For most of us, music forms an integral part of our lives. Music is there to reinforce our determination when we don't feel like working out. Music is there to soothe us after a stressful day. Music is there to help us cope after a breakup that leaves us feeling empty. In fact, music can even open a closed heart!
But the benefits don't stop there. Learning to play a musical instrument has just as many benefits as listening to music does. While listening to music has beneficial effects for your body, learning to play a musical instrument has incredible effects on your mind. Here are just a few:
1. "Music training improves cognitive and noncognitive skills more than twice as much as sports, theater or dance.”
This was the surprising conclusion of a study performed by Adrian Hille and Jürgen Schupp for the German Socioeconomic Panel. Music training doesn't only benefit cognitive performance, but can enhance physical skill and performance as well.
2. Positive benefits of music training persist for years, even after the musical training stops.
Erika Skoe and Nina Kraus found, in a 2012 study in the Journal of Neuroscience, that musical training has benefits that extend long past the time spent directly training. Simply learning an instrument as a child has far-reaching consequences for those children as they age, including resistance to cognitive decline and diseases such as Alzheimer's.
3. Studying music greatly increases academic success.
Dr. James Catterall studied 25,000 students between 8th and 10th grade, and found that " ... students who studied music and the arts had higher grades, scored better on standardized tests, had better attendance records and were more active in community affairs than other students." Learning an instrument helps reduce stress, improve focus, and improve cognitive ability — all perfect skills for high performance in learning environments.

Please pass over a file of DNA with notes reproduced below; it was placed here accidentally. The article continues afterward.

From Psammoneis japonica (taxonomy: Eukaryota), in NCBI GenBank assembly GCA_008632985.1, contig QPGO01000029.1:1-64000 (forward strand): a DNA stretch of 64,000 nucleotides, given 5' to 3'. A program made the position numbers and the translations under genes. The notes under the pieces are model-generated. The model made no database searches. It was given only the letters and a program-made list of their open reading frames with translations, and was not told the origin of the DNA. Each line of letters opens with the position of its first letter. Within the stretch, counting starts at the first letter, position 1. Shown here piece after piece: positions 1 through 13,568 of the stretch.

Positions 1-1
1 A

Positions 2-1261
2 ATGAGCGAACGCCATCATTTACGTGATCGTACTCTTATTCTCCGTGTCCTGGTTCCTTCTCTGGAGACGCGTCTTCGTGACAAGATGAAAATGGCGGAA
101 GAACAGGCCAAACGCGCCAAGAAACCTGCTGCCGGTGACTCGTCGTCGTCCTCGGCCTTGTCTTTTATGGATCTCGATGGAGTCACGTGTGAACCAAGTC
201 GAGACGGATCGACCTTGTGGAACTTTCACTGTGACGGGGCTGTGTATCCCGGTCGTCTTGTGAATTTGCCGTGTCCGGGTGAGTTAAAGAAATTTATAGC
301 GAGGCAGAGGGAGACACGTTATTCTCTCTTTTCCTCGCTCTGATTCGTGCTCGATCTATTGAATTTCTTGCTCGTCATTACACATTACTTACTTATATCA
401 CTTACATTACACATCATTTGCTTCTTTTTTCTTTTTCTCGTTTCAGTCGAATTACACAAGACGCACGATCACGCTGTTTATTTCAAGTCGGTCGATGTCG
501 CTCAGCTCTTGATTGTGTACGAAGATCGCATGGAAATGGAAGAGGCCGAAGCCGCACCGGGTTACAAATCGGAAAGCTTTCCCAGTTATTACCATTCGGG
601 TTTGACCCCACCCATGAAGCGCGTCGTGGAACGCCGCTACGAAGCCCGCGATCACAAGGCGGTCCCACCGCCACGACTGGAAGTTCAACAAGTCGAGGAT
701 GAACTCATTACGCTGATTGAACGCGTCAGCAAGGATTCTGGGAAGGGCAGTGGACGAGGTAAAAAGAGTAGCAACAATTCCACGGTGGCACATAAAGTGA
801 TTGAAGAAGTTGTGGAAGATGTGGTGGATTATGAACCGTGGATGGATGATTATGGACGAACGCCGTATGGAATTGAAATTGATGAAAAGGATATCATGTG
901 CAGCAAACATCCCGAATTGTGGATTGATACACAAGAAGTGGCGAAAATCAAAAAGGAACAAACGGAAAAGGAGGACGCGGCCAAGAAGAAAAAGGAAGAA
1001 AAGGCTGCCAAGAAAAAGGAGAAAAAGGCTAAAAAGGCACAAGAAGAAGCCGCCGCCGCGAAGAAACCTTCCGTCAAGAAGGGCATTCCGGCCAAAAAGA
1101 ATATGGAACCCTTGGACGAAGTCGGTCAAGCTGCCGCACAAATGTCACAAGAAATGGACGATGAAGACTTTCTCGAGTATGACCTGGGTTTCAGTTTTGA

4. Older musicians stay mentally sharp.
Aging musicians perform much better on cognitive tests than people the same age who do not play a musical instrument. Brenna Hanna-Pladdy of Emory University studied 70 adults between the ages of 60-83 and found that the musicians who played an instrument at the highest level received significantly higher scores than the non-musicians in tasks that test the brain's ability to adapt to new information.
These studies have discovered that profound benefits arise from learning to play a musical instrument. Learning to play the piano and guitar from an early age has certainly changed my life in ways I could never have imagined. Yes, there are cognitive benefits to learning an instrument, and it can help stave off degenerative diseases later in life. But perhaps the most important reason to learn an instrument is the simple, pure joy of creating a beautiful melody.
Everyone learns differently, but the best way to take advantage of musical training is to take private lessons. The next-best place to check are any local universities or colleges, which typically have musical staff who teach privately as well. Finally, many students today take video lessons online, or you can find one of the many free sites with excellent instructional materials.
There’s no better time to start than today, and the benefits will last you a lifetime.